Dmitri Shostakovich
Piano Trio No. 2 in E minor, Op. 67


4.0
excellent

Review

by GeorgeCostanza USER (3 Reviews)
January 17th, 2011 | 17 replies


Release Date: 1944 | Tracklist

Review Summary: Glee and madness mixed together in equal parts.

“That is his temper, his polemics, his manner of speech, his habit of returning to one and the same thought, developing it.”

The speaker here is the sister of Ivan Sollertinsky, speaking of the portrait of her brother in the second movement of Shostakovich’s Piano Trio No.2. It is a furiously-paced movement, glee and madness mixed together in equal parts, a hodgepodge of themes thrown together, each one more frenzied and excited than the previous one, crashing chords ending the brief movement with extreme bravura and breathlessness. Ivan Sollertinky was a friend of Shostakovich’s, alternately described as being his “ideal companion,” “mentor,” and “alter ego” – the trio was dedicated to him, and was the first major work written after his unexpected and tragic death in 1944 at the age of 42. Upon hearing of Sollertinsky’s death, Shostakovich offered the following words of condolence to Sollertinsky’s widow: “It is impossible to express in words all the grief that engulfed me on hearing the news about Ivan Ivanovich’s death. Ivan Ivanovich was my closest and dearest friend…To live without him will be unbearably difficult.”

Four days after the death of Sollertinsky, Shostakovich finished composing the first movement of the Piano Trio No.2. It is a bleak, despairing movement, opening with the main theme being played entirely by solo, muted cello harmonics, this theme subsequently being obsessively developed throughout the movement, traversing from the ghostly opening through to pensive piano theme backed by static repeating staccato eighth notes, transforming into an explosive, martial statement by the cello, then carrying on as a sinister waltz played by pizzicato strings, developing on into a full-throated fortissimo wail, and finally trickling out as a reminiscence on the piano at the end of the movement. The tragic mood is briefly broken by the mad frenzy of the second movement, but then picked up again in the third movement, which opens with crashing, tormented piano chords, followed by a profoundly beautiful and sad theme played out on violin and cello, first by the two instruments separately, then interwoven between the two instruments.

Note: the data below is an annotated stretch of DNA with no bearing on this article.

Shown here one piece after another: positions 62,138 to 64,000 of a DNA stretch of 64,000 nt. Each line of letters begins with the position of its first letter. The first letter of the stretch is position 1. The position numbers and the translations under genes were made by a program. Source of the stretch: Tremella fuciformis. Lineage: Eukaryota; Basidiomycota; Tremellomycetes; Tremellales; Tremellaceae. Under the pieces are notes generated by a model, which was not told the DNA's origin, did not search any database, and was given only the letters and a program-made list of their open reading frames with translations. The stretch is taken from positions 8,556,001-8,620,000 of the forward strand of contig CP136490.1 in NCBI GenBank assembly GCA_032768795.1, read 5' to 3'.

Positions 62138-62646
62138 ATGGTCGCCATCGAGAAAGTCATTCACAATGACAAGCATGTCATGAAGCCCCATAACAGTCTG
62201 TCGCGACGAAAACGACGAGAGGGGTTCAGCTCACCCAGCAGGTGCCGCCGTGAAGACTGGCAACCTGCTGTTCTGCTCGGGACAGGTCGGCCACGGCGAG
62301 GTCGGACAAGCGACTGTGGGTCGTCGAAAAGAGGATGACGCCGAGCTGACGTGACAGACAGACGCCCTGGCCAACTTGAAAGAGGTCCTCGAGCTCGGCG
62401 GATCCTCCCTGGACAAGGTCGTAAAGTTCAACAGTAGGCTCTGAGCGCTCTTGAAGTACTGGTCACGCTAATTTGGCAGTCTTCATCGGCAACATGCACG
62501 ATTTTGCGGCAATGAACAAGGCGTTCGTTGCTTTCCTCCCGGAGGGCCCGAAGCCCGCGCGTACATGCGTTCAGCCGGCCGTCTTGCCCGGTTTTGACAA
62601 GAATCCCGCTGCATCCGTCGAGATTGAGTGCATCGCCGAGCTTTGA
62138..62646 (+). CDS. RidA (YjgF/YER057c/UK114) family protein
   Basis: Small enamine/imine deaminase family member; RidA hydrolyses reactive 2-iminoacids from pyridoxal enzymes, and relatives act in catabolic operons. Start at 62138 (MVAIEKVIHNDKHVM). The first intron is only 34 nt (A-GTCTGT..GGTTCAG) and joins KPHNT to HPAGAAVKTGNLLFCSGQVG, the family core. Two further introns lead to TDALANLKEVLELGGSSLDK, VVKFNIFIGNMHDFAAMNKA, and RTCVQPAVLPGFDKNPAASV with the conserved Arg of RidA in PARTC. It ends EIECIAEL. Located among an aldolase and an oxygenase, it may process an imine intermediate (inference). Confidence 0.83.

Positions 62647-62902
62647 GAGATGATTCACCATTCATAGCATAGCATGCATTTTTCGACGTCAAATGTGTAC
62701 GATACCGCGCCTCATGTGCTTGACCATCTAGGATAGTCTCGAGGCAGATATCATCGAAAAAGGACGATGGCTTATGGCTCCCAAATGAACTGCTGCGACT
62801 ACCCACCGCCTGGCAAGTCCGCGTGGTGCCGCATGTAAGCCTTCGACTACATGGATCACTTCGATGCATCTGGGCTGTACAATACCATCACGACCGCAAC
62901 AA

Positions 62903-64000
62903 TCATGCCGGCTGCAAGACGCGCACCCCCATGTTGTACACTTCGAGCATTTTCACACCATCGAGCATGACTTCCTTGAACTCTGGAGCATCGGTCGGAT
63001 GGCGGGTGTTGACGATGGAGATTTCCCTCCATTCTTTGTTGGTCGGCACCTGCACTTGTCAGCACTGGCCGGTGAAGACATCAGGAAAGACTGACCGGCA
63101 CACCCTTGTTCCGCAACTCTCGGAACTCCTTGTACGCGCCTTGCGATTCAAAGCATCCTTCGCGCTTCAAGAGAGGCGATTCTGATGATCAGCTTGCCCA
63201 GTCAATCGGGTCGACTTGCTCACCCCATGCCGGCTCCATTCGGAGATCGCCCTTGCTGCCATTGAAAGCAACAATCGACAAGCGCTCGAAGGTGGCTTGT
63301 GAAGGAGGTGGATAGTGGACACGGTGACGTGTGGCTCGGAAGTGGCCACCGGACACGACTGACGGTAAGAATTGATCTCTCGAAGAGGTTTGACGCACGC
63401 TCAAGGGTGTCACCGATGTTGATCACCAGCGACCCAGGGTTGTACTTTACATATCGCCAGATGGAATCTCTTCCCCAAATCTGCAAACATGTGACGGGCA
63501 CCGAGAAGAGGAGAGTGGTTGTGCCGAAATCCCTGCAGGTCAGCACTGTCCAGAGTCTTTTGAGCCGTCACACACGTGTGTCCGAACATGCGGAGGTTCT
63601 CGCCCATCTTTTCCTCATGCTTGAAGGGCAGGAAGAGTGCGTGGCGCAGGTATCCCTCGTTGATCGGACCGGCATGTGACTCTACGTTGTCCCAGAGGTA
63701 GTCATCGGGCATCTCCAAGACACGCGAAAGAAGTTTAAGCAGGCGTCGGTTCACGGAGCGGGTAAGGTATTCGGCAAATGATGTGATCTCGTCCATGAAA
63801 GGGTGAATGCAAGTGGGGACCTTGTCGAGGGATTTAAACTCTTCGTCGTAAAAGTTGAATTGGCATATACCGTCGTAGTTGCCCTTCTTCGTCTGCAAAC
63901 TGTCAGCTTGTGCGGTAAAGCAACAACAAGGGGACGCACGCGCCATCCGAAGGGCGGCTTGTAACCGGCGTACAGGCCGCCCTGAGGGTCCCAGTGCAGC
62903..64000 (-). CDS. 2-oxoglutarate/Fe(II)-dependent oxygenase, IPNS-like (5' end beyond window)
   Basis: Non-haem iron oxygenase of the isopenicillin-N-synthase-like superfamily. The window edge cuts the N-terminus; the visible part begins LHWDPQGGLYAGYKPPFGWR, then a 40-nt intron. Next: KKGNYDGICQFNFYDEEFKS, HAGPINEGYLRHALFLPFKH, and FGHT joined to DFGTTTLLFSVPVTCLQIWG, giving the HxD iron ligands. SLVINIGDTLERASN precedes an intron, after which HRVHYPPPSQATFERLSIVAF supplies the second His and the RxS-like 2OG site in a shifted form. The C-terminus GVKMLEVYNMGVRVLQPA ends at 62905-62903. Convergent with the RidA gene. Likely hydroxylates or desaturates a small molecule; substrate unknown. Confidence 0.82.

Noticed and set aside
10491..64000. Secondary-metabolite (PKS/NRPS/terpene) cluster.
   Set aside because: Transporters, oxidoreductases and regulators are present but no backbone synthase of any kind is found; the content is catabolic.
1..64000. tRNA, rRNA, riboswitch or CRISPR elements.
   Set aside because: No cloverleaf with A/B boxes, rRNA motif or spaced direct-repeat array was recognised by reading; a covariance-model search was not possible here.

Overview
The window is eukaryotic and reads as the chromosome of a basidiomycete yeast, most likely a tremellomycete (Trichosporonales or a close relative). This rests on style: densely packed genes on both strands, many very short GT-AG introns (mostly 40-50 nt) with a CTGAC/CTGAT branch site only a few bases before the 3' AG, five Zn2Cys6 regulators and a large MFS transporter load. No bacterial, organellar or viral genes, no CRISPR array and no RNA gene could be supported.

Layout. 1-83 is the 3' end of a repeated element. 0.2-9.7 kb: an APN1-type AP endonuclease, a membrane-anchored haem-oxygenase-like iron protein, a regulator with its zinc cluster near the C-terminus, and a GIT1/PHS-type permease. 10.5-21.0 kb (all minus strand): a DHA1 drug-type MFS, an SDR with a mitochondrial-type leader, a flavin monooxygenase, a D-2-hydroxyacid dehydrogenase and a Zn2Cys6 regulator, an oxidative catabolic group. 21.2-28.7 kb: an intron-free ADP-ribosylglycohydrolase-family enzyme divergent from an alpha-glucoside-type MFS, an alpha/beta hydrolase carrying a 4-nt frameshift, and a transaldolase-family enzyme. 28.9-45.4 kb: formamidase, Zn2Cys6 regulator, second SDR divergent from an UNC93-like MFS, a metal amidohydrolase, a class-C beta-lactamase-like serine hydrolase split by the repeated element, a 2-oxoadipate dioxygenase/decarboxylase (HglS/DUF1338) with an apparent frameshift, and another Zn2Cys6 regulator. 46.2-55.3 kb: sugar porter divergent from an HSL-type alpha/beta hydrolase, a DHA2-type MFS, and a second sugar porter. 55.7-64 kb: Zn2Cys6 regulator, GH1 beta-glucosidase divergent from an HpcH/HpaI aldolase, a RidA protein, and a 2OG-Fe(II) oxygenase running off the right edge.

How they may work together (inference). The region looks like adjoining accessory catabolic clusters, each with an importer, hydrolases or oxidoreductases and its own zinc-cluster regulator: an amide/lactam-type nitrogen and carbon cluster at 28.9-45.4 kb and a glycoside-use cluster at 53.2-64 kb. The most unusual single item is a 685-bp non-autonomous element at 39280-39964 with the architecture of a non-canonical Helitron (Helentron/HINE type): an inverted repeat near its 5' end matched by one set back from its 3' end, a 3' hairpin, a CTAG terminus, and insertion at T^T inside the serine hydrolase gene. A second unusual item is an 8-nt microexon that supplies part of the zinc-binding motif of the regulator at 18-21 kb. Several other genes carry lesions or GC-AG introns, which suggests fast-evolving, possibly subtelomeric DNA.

The final movement brings together many of the various elements and themes of the piece up until now, as well as introducing a fresh crop of tunes, including some distinctly Russian folk melodies, and a Jewish tune. In 1944, the news of the horrors of the concentration camps was just starting to trickle out; but Shostakovich’s interest in Jewish music dated back further than 1944. At the time of his composition of the trio, he was working on completion of his student Fleyshman’s opera, Rothschild’s Violin; he stated himself, “It seems I comprehend what distinguishes the Jewish melos. A cheerful melody is built here on sad intonations…Why does he sing a cheerful song? Because he is sad at heart.” This mixture that attracted to Jewish music, of tragedy thinly papered over with cheer, of irony both masking and expressing profound sadness, of beauty and despair expressed together, is present in all of Shostakovich’s music, but finds particular poignancy in this Trio, reflecting both the horrific, devastating historical time in which he was writing this piece, as well as intense personal quality of the loss for him of his closest and dearest friend, Sollertinsky.